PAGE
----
Staphylococcus aureus is recognized worldwide as one of the main contagious mastitis agents in cattle and can express a set of antimicrobial resistance genes and virulence-associated genes that explain the wide range of outcomes of intramammary infections. Staphylococcus aureus strains are heterogeneous: their different resistance and virulence patterns, associated with host-level factors and treatment factors, are related to the severity of infection. The aim of this study was to determine phenotypic antibiotic susceptibility, occurrence of selected antimicrobial resistance genes and other virulence genes in 93 S. aureus strains isolated from clinical mastitis in 6 countries: Argentina, Brazil, Germany, Italy, the United States (New York State), and South Africa. These isolates were tested against a total of 16 drugs (amoxicillin-clavulanate, ampicillin, cefazolin, cefoperazone, cefquinome, enrofloxacin, erythromycin, gentamicin, kanamycin, lincomycin, oxacillin, penicillin, rifampin, spiramycin, sulfamethoxazole/trimethoprim, tylosin) by minimum inhibitory concentration (MIC) assay, and examined for the presence of 6 antibiotic-resistance genes (blaZ, mecA, mecC, ermA, ermB, ermC) and 6 virulence-associated genes (scn, chp, sak, hla, hlb, sea) via PCR analysis. The phenotypic results of this study revealed the presence of 19.4% penicillin-resistant strains, whereas 22.6% of the strains were classified as having resistance (5.4%) or intermediate resistance (17.2%) to erythromycin. Most (96.8%) of the isolates were inhibited by cephalosporins, and all were susceptible to amoxicillin-clavulanate. Two strains (1 from Germany, 1 from Italy) were resistant to oxacillin and were positive for mecA. Among the other antimicrobial resistance genes, the most frequently detected was blaZ (46.2%), and 32.3% of the isolates were positive for erm genes: ermC (21.5%) and ermB (10.8%). The most prevalent virulence gene was hla (100%), followed by hlb (84.9%) and sea (65.6%). These results show a low prevalence of antibiotic multidrug resistance in S. aureus isolates, even if the detection of selected antimicrobial resistance genes did not always correspond with the occurrence of phenotypic antibiotic resistance; the immune evasion cluster gene prevalence was quite low in the samples analyzed.

Different distribution of antimicrobial resistance genes and virulence profiles of Staphylococcus aureus strains isolated from clinical mastitis in six countries / V. Monistero, A. Barberio, F. Biscarini, P. Cremonesi, B. Castiglioni, H.U. Graber, E. Bottini, A. Ceballos-Marquez, V. Kroemker, I.M. Petzer, C. Pollera, C. Santisteban, M. Veiga Dos Santos, V. Bronzo, R. Piccinini, G. Re, M. Cocchi, P. Moroni. - In: JOURNAL OF DAIRY SCIENCE. - ISSN 0022-0302. - 103:4(2020 Apr), pp. 3431-3446. [10.3168/jds.2019-17141]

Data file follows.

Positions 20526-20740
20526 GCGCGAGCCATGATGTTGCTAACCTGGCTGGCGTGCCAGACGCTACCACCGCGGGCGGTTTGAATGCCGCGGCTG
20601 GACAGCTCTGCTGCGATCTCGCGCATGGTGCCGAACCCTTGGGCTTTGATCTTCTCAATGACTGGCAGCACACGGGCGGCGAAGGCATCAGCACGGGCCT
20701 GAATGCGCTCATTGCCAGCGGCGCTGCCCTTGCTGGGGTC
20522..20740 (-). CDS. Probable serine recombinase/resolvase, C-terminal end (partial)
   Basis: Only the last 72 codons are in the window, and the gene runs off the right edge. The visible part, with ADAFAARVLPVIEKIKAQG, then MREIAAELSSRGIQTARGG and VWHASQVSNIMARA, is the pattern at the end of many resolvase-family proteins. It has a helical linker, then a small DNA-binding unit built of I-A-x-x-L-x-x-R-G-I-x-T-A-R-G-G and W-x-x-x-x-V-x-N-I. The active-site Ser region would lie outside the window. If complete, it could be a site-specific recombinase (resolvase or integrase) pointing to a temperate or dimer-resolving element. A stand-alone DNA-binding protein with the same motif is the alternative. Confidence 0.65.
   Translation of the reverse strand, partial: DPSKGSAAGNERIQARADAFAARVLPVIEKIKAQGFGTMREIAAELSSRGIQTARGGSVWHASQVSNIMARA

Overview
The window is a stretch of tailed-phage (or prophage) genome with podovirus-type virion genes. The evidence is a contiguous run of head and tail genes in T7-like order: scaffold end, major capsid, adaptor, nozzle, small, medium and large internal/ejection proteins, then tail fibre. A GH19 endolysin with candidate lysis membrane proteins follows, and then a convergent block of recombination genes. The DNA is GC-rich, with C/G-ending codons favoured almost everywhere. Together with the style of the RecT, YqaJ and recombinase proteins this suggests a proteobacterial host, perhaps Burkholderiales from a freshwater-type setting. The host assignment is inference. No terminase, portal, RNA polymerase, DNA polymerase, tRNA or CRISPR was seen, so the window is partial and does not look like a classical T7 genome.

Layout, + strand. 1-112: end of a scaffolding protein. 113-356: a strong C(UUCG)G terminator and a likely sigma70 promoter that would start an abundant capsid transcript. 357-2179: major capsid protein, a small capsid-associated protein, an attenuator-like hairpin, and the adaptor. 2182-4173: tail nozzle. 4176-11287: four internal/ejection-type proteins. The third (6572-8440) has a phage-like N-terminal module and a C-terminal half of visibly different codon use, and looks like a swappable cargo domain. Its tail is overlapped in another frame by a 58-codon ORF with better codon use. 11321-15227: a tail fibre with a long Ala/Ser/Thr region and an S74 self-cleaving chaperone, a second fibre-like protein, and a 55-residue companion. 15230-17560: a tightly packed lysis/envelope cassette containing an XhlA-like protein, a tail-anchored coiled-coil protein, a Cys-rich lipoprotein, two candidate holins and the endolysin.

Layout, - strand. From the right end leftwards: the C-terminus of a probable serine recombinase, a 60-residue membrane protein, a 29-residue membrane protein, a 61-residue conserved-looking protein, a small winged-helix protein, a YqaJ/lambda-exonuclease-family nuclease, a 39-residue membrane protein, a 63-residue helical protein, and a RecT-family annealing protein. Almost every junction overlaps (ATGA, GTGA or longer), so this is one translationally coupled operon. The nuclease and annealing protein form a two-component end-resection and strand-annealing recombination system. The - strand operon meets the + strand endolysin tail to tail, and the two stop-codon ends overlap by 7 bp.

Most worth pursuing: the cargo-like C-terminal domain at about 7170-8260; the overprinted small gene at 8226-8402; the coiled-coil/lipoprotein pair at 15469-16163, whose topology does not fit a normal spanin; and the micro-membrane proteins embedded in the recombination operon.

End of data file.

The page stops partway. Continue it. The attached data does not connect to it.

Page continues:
Different distribution of antimicrobial resistance genes and virulence profiles of Staphylococcus aureus strains isolated from clinical mastitis in six countries

V. Monistero;A. Barberio;P. Cremonesi;C. Pollera;V. Bronzo;R. Piccinini;P. Moroni
2020

Abstract

Staphylococcus aureus is recognized worldwide as one of the main contagious mastitis agents in cattle and can express a set of antimicrobial resistance genes and virulence-associated genes that explain the wide range of outcomes of intramammary infections. Staphylococcus aureus strains are heterogeneous: their different resistance and virulence patterns, associated with host-level factors and treatment factors, are related to the severity of infection. The aim of this study was to determine phenotypic antibiotic susceptibility, occurrence of selected antimicrobial resistance genes and other virulence genes in 93 S. aureus strains isolated from clinical mastitis in 6 countries: Argentina, Brazil, Germany, Italy, the United States (New York State), and South Africa. These isolates were tested against a total of 16 drugs (amoxicillin-clavulanate, ampicillin, cefazolin, cefoperazone, cefquinome, enrofloxacin, erythromycin, gentamicin, kanamycin, lincomycin, oxacillin, penicillin, rifampin, spiramycin, sulfamethoxazole/trimethoprim, tylosin) by minimum inhibitory concentration (MIC) assay, and examined for the presence of 6 antibiotic-resistance genes (blaZ, mecA, mecC, ermA, ermB, ermC) and 6 virulence-associated genes (scn, chp, sak, hla, hlb, sea) via PCR analysis. The phenotypic results of this study revealed the presence of 19.4% penicillin-resistant strains, whereas 22.6% of the strains were classified as having resistance (5.4%) or intermediate resistance (17.2%) to erythromycin. Most (96.8%) of the isolates were inhibited by cephalosporins, and all were susceptible to amoxicillin-clavulanate. Two strains (1 from Germany, 1 from Italy) were resistant to oxacillin and were positive for mecA. Among the other antimicrobial resistance genes, the most frequently detected was blaZ (46.2%), and 32.3% of the isolates were positive for erm genes: ermC (21.5%) and ermB (10.8%). The most prevalent virulence gene was hla (100%), followed by hlb (84.9%) and sea (65.6%). These results show a low prevalence of antibiotic multidrug resistance in S. aureus isolates, even if the detection of selected antimicrobial resistance genes did not always correspond with the occurrence of phenotypic antibiotic resistance; the immune evasion cluster gene prevalence was quite low in the samples analyzed.
dairy cow; mastitis; Staphylococcus aureus; virulence gene; antimicrobial resistance gene; MIC
Settore VET/05 - Malattie Infettive degli Animali Domestici
31-gen-2020
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Utilizza questo identificativo per citare o creare un link a questo documento: https://hdl.handle.net/2434/709636
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